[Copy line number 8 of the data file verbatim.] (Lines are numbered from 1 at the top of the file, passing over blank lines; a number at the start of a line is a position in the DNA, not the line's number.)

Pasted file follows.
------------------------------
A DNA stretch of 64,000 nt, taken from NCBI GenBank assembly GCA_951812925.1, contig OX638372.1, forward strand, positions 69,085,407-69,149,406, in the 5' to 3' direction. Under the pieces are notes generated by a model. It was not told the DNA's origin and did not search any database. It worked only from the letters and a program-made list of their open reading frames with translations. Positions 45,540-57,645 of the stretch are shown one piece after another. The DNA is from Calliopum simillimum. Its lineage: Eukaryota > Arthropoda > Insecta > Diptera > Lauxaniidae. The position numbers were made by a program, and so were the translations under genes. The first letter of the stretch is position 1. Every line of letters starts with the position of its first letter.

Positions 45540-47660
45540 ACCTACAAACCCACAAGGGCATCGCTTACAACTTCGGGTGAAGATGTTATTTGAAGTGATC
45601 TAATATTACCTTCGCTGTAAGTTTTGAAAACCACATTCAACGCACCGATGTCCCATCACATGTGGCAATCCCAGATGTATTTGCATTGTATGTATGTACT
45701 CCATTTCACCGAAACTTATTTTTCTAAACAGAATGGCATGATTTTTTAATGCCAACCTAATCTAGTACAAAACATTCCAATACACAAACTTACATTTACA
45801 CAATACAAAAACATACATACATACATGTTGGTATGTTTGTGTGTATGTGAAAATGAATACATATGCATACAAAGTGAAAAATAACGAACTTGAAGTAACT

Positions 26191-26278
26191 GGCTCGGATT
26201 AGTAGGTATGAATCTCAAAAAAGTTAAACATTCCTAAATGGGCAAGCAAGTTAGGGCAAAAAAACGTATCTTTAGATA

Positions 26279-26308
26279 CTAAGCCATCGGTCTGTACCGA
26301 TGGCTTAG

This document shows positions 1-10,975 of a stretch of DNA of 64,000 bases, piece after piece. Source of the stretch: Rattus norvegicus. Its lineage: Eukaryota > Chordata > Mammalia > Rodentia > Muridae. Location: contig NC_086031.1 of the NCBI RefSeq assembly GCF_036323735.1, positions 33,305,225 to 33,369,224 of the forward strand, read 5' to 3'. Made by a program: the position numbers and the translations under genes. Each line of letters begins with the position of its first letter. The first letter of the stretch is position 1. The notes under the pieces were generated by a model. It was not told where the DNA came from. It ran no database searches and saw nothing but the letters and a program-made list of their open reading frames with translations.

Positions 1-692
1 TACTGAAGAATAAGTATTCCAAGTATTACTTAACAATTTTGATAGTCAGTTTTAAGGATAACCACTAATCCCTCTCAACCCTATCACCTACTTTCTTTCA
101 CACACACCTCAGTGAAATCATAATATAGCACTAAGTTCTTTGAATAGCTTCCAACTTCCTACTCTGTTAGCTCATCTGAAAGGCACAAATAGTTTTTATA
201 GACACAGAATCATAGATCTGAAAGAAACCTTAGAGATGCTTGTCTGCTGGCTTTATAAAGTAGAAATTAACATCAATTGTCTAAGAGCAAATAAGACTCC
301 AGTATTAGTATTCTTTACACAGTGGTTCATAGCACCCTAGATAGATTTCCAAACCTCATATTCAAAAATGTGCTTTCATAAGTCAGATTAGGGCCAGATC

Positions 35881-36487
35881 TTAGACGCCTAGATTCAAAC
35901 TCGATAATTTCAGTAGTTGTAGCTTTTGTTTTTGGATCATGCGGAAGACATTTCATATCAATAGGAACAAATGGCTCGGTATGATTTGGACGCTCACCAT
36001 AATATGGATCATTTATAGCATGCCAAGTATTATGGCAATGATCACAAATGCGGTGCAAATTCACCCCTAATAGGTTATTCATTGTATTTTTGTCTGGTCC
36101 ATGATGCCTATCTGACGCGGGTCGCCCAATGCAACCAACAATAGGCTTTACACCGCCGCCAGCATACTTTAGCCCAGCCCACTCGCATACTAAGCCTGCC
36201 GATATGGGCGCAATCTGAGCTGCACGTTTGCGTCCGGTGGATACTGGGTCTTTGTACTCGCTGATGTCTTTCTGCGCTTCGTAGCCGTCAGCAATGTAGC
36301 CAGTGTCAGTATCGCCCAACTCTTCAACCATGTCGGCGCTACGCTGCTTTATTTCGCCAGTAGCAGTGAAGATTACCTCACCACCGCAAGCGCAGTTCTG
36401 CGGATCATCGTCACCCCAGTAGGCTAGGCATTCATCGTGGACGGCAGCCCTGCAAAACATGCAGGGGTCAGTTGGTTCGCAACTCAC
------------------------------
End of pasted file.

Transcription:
26191 GGCTCGGATT